Smith, Thorne

Tagged: Author

(1892-1934) US author best known for his humorous fantasies, in which – rather as in the novels of F Anstey, with the added ingredient of Sex – some supernatural intrusion upsets suburban life to comic effect. Two of Smith's novels use nominally sf devices. The Night Life of the Gods (1931) opens with the Invention of a petrifying Ray which can convert flesh to stone, a process which is somewhat implausibly reversible, like the action of a Stasis Field. In Skin and Bones (1933) the sf element is a quirky variation of Invisibility. A photographic lab accident, of the convenient kind that grants powers to Superheroes, causes the protagonist to change intermittently into a "fluoroscopic man" whose bones are visible but whose flesh is not. Genial havoc ensues in both books, with a great deal of drinking – this was the US Prohibition era – and loss of inhibitions. Although the Identity Exchange between husband and wife in the mildly spicy Turnabout (1931) is effected by Magic, this could equally well have been an sf comedy. The Glorious Pool (1934) is a fantasy of magical Rejuvenation.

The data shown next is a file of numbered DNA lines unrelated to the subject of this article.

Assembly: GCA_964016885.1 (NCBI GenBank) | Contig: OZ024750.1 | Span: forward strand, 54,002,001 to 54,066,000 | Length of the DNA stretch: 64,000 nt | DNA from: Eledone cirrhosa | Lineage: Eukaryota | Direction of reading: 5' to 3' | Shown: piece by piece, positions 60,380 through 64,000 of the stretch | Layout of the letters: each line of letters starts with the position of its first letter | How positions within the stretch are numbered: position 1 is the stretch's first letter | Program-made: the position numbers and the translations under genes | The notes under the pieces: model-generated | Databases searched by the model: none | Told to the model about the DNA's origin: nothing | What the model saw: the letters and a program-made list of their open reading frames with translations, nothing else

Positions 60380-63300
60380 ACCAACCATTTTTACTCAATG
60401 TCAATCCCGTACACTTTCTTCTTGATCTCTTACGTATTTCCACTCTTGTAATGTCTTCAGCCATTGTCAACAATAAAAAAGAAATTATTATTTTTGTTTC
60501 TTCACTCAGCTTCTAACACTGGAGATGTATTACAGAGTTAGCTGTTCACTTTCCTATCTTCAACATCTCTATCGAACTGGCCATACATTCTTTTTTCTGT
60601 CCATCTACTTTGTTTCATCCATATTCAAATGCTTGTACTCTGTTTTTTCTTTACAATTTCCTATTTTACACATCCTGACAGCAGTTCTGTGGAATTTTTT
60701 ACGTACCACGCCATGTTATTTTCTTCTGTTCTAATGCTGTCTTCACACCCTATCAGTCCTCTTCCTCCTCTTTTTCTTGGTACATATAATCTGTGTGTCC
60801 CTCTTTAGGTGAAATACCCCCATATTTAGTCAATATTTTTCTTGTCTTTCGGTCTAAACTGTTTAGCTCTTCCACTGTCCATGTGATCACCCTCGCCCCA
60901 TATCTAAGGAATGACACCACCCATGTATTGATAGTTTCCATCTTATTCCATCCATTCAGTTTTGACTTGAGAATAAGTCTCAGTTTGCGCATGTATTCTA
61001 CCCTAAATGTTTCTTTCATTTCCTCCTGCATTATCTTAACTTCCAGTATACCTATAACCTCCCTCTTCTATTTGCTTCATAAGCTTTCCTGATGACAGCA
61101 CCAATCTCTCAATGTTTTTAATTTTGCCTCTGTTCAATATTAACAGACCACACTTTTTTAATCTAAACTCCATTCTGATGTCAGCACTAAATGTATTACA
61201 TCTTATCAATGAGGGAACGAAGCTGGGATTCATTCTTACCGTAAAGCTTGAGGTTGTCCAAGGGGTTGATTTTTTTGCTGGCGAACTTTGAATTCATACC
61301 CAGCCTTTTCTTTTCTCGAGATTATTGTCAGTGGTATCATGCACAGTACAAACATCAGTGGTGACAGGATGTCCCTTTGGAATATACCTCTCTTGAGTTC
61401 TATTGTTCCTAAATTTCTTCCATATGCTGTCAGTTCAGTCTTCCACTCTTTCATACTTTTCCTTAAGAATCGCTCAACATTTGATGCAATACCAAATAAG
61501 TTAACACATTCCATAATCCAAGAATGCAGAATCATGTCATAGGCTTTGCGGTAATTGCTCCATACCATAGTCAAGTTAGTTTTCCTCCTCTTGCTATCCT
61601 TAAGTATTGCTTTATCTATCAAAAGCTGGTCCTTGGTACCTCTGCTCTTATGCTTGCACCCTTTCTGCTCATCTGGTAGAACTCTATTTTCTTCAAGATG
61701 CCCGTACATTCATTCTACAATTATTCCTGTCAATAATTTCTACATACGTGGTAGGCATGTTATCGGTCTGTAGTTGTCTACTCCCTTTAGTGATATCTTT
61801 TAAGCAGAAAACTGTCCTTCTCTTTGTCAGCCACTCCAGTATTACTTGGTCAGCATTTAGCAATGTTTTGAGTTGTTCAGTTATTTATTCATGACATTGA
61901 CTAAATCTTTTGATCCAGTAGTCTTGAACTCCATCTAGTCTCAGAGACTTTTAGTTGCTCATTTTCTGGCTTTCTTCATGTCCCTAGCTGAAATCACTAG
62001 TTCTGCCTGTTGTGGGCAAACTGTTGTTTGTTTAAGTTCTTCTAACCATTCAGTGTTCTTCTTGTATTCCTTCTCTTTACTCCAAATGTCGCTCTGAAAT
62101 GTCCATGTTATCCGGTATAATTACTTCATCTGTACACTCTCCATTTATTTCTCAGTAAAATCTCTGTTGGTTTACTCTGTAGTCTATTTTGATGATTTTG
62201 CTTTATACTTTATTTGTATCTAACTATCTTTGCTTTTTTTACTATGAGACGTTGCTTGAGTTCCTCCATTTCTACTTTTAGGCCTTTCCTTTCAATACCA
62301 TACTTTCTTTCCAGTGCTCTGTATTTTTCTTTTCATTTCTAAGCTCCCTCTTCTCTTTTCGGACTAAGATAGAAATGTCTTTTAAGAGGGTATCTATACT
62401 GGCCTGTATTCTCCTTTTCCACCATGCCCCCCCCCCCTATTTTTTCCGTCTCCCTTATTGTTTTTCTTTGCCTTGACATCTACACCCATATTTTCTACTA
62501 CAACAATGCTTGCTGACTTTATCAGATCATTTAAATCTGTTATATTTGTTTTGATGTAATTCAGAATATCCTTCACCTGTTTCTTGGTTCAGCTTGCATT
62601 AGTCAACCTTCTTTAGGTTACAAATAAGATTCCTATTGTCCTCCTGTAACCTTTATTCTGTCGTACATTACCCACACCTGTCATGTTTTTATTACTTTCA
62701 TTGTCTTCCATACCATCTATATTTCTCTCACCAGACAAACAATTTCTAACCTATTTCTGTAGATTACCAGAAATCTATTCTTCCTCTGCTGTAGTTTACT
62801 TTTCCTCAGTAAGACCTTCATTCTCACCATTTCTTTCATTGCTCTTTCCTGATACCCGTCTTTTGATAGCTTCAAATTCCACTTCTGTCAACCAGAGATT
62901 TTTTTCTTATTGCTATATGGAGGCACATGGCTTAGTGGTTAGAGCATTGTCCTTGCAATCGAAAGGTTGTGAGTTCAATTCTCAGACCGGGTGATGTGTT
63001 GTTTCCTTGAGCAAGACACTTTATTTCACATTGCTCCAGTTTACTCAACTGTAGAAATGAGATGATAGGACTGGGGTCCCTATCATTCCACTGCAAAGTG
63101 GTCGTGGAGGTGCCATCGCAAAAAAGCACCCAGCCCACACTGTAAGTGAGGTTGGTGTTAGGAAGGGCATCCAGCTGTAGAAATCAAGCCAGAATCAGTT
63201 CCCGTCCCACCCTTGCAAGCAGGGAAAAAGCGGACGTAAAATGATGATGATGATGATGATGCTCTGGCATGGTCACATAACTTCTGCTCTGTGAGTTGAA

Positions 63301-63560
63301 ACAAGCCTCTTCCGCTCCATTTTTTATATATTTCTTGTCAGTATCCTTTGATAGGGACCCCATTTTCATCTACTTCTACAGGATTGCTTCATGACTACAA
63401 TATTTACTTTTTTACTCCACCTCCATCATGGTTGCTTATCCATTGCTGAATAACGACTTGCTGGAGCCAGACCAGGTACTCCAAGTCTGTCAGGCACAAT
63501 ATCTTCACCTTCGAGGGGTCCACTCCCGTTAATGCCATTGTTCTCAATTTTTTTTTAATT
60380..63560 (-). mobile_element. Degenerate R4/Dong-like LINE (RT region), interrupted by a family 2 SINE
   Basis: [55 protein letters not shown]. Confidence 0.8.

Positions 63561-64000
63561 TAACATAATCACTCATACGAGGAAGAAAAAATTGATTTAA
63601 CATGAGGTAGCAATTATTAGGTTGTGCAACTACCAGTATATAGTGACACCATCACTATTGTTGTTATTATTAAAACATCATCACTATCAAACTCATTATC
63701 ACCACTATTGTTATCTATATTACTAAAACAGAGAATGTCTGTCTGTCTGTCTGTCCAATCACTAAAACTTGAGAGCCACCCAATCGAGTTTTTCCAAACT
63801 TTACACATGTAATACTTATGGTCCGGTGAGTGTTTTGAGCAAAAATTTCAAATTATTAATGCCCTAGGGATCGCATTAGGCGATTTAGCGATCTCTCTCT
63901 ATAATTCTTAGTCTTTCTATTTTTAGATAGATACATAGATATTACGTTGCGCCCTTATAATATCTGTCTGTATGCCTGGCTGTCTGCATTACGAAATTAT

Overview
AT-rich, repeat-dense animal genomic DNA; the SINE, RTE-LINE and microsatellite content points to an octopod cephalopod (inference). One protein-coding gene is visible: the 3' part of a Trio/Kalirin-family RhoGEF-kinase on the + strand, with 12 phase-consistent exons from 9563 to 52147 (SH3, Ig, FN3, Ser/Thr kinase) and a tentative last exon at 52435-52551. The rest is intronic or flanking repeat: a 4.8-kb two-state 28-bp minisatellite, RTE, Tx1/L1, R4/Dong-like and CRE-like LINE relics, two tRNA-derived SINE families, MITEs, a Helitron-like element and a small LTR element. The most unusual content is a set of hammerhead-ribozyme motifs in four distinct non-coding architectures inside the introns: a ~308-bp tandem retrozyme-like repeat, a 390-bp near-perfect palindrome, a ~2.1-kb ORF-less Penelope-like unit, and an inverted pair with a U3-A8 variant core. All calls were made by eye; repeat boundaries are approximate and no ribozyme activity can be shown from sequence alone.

The lanky, boozy, irresponsible inventor Galloway Gallegher in Henry Kuttner's Robots Have No Tails (stories January 1943-April 1948 Astounding; coll of linked stories 1952 as by Padgett; 1973; vt The Proud Robot: The Complete Galloway Gallegher Stories 1983) closely resembles a typical Thorne Smith hero, and there is some clear stylistic homage to Smith. John D MacDonald's The Girl, the Gold Watch, & Everything (1962), though less slapdash in its plotting than Smith, knowingly imitates his mode of cheerful anarchy. [DRL]

see also: Dream World; Norman Matson.

James Thorne Smith Jr

born Annapolis, Maryland: 27 March 1892

died Sarasota, Florida: 21 June 1934

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